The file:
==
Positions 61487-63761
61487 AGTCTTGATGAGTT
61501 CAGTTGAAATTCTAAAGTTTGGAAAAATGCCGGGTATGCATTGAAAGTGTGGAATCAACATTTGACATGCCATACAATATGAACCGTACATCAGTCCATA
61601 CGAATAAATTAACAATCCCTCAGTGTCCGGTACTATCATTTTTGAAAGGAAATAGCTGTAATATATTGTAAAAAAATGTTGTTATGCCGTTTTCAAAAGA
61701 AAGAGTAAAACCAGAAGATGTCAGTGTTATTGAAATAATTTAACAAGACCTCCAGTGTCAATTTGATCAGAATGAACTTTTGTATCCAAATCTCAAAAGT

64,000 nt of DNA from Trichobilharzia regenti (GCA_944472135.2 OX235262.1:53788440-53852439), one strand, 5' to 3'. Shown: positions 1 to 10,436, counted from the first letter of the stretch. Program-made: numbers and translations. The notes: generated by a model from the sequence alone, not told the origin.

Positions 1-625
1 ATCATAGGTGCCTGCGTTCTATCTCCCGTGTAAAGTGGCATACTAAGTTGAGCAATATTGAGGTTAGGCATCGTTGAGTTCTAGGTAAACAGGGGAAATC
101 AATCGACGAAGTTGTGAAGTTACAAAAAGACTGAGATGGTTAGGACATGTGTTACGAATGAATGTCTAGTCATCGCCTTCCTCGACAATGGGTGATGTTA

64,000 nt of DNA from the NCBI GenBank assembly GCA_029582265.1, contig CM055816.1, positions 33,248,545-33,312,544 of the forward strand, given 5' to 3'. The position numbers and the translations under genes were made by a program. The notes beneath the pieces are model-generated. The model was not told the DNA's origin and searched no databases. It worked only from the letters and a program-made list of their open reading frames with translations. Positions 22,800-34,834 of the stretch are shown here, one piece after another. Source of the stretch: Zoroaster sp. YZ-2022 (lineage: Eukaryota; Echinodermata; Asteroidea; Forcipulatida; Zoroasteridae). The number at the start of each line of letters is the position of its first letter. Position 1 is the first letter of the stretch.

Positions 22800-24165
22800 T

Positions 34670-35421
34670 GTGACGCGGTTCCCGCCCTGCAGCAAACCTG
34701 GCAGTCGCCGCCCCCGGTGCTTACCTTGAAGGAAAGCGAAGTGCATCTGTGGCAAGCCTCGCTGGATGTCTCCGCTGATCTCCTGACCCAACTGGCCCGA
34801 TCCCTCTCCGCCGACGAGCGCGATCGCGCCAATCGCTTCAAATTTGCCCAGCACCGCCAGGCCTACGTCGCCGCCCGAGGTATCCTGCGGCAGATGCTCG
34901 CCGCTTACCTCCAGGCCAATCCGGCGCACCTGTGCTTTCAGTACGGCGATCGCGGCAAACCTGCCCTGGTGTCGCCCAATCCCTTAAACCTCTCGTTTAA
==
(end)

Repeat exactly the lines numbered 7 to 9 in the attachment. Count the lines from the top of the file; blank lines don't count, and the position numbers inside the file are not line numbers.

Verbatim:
Positions 1-625
1 ATCATAGGTGCCTGCGTTCTATCTCCCGTGTAAAGTGGCATACTAAGTTGAGCAATATTGAGGTTAGGCATCGTTGAGTTCTAGGTAAACAGGGGAAATC
101 AATCGACGAAGTTGTGAAGTTACAAAAAGACTGAGATGGTTAGGACATGTGTTACGAATGAATGTCTAGTCATCGCCTTCCTCGACAATGGGTGATGTTA